7 Wealth Protection Tactics
Key Points – 7 Wealth Protection Tactics
- Market Risk Is Far from the Only Type of Risk That You Need to Factor into Your Plan
- Having a Fluid Financial Plan
- Are You Financially Prepared for a Market Crash or Health Emergency?
- The Two Biggest Wealth-Eroding Factors: Taxes and Health Care
- 9 Minutes to Read | 24 Minutes to Watch
What Tactics Do You Use to Protect Your Wealth?
When thinking about protecting your wealth, it’s easy to start thinking about wealth erosion due to market/investment risk. Well, that’s just one form of risk. There’s estate planning risk, wealth erosion from excess taxation, not being properly insured on several fronts—we could go on and on. We obviously want you to protect as much of your wealth as possible. So, here are seven wealth protection tactics that can hopefully be beneficial to you.
- Know Your Goals for Retirement
- Avoid Unnecessary Risk
- Plan for Inflation
- Have an Emergency Fund
- Understand Your Insurance Coverages
- Build a Forward-Looking Tax Planning Strategy
- Have a Current Estate Plan
The Most Important Wealth Protection Tactic
Before we thoroughly discuss these wealth protection tactics, there’s a preliminary bonus tactic that relates to each one that’s critical to utilize. That’s having a comprehensive financial plan. Without a financial plan, it’s very difficult to measure the many types of risk that can erode your wealth.
The most common risk that our advisors hear from people is the risk of running out of money in retirement. A wide variety of risk factors can all feed into that. Everyone is going to feel differently about those different types of risk. That’s part of why everyone’s plan will be unique. No two individuals/couples are going to have the same feelings about risk, goals, earnings, health, etc.
As you’re building your plan that gets takes you to and through retirement, keep these other seven wealth protection tactics in mind. If you read through our Retirement Plan Checklist, you’ll notice that these seven wealth protection tactics are all mentioned in it. Our Retirement Plan Checklist consists of 30 yes-or-no questions and an age-based timeline that cover several key retirement considerations. After downloading your copy below, make sure to review it with your spouse.
1. Know Your Goals for Retirement
Since the biggest fear for a lot of people is outliving their money, what do you think is the most-asked question we hear from people? It’s how much do I need to retire. Again, that’s going to depend on several different factors. The first factor that we address as we’re building someone’s plan are their goals for retirement. Your plan isn’t going to fulfill its purpose of getting you to and through retirement if you’re not incorporating your retirement goals.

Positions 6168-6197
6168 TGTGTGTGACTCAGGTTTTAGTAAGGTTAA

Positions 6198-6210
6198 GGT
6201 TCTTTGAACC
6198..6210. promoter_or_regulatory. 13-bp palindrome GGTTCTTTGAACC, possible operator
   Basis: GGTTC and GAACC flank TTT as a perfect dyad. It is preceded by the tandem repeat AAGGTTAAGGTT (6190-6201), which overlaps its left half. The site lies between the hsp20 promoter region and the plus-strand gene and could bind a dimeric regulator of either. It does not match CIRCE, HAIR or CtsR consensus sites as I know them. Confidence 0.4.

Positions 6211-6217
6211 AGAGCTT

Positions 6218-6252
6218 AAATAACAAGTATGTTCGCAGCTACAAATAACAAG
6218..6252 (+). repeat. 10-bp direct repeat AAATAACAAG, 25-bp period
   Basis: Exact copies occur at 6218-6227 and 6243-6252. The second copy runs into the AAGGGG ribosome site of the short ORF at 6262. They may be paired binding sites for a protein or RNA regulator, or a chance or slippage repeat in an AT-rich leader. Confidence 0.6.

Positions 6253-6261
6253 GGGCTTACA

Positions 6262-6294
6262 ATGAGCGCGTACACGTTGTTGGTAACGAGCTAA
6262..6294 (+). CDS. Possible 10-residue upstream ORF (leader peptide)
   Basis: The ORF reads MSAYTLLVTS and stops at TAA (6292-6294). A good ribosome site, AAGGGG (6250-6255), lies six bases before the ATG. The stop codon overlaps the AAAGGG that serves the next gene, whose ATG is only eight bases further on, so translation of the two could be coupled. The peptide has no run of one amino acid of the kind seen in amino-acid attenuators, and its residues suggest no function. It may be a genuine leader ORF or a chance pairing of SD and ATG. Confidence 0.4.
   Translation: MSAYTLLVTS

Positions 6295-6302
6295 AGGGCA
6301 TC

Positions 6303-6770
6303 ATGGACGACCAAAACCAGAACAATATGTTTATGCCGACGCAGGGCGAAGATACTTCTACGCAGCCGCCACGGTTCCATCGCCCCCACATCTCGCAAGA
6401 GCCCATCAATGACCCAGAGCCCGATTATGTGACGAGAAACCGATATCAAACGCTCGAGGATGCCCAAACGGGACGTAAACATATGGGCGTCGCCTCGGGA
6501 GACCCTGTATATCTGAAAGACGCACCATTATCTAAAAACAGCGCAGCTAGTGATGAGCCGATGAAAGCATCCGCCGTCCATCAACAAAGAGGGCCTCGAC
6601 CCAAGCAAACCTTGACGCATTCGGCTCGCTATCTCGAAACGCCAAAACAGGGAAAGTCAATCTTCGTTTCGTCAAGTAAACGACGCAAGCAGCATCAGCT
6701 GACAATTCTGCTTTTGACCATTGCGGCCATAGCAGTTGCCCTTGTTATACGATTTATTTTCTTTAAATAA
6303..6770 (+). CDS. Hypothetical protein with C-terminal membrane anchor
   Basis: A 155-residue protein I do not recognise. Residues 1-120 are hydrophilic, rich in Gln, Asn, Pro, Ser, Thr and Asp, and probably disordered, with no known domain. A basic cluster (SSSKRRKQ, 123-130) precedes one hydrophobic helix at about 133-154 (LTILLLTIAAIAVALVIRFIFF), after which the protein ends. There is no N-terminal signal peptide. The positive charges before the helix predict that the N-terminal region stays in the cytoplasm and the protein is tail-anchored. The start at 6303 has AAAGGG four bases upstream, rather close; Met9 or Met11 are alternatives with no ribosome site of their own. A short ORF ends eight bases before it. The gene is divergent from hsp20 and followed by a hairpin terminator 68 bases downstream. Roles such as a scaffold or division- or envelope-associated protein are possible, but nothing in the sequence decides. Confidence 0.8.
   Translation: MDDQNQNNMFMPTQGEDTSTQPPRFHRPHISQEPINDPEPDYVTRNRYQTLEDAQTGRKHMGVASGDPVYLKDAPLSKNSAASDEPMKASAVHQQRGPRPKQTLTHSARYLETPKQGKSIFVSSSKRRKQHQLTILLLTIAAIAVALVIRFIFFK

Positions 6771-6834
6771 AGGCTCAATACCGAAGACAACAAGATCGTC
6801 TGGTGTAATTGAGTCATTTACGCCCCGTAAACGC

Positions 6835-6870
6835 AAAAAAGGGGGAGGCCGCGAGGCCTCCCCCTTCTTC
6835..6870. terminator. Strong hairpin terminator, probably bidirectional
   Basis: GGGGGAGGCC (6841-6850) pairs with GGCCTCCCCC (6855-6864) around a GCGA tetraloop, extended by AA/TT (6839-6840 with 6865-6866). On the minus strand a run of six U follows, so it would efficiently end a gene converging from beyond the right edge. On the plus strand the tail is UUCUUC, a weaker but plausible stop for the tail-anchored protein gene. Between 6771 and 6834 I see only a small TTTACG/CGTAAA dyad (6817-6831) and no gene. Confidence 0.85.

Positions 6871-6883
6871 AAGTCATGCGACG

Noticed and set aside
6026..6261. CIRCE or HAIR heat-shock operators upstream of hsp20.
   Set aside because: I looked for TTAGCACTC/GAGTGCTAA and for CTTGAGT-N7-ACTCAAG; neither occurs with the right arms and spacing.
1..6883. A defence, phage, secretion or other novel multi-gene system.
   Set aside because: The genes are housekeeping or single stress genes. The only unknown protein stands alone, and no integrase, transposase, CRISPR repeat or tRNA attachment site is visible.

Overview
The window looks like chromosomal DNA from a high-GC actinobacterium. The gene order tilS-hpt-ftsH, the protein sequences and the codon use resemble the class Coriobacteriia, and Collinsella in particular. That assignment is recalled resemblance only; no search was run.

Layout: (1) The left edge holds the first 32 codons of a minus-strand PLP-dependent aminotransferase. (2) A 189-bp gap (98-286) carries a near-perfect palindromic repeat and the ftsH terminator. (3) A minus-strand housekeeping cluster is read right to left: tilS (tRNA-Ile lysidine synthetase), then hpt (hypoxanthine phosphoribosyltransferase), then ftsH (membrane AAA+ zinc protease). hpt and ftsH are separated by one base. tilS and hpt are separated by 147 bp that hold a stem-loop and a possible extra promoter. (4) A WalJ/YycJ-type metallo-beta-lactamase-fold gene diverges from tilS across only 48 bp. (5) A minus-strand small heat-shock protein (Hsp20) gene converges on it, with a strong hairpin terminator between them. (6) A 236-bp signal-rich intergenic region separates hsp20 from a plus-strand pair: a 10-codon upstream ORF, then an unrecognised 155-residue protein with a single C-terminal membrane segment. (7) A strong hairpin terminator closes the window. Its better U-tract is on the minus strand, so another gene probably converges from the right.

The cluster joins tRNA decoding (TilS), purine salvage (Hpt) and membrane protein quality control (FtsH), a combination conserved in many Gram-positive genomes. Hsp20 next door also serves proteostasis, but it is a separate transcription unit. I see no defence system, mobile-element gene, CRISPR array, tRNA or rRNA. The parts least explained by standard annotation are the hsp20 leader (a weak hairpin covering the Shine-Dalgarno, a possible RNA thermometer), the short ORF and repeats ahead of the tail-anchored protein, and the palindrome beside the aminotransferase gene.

“In order to know your goals for retirement, you need to take a trip into the future. Imagine yourself in retirement and have deep conversations with the people that you’re going to spend time with in retirement about what you want your retirement to look like?” – Dean Barber
So, what do you want your life to look like in retirement? Once you and your spouse have determined your goals for retirement, what are those goals and your expenses in retirement going to cost? After your plan is built, then our team can determine your optimal asset allocation to achieve your goals while taking on the least possible amount of risk.
2. Avoiding Unnecessary Risk
Some people may have enough money to where they can be 100% in cash or fixed investment and still never have to worry about running out of money. But in most cases, if someone has so much money in fixed assets and nothing in assets that are going to give them potential for better long-term returns, it diminishes their probability of success.
On the flip side of that, if they get too much into equities or risky strategies, that can also diminish their probability of success. So, to determine risk that you don’t need to take—unnecessary risk—you need to have the plan in place. Hence why avoiding unnecessary risk is No. 2 on our list of wealth protection tactics. Most people take on unnecessary risk within their plan because they don’t understand what risk is necessary.
It’s our team’s job to identify what level of risk is necessary for each person to take on within their plan. Your asset allocation isn’t going to remain the same throughout retirement because market conditions will constantly change.
What’s Going on with Bonds?
Avoiding unnecessary risk has been more of a challenge due to bond yields being negative for a third consecutive year. That goes against the old adage of bonds being a stay-rich investment and stocks being a get-rich investment.
But on the face of it, an individual bond is still a stay-rich asset. Every bond is issued and matures at par value. Par value is typically $100 per bond. A bond will fluctuate in value from that $100 depending upon the interest rate of that bond compared to the current interest rates.
Think of the relationship between bond prices and interest rates like a teeter-totter. If you put bond values on one end of the teeter-totter and interest rates on the other end, they do just the opposite. When interest rates were rising for much of 2022 and into 2023, bond values were falling.
A Big Opportunity Potentially Awaits in the Bond Market
Up until early 2023, you had to pay 15%-20% premiums for municipal bonds. That means that over time, you were going to lose that 15%-20% as that bond matures. But now, you can get high-quality AA municipal bonds and getting yields around 4.6%-4.7% tax-free. And they’re trading right around par value.
It’s the best environment that we’ve seen in a while. So, you might ask if you should build a portfolio of bonds that has like a seven-year duration. When you’re buying them at par, it’s hard to say no even though rates may go higher and you have a temporary loss. You’re not going to see the erosion like we saw during 2021 and 2022.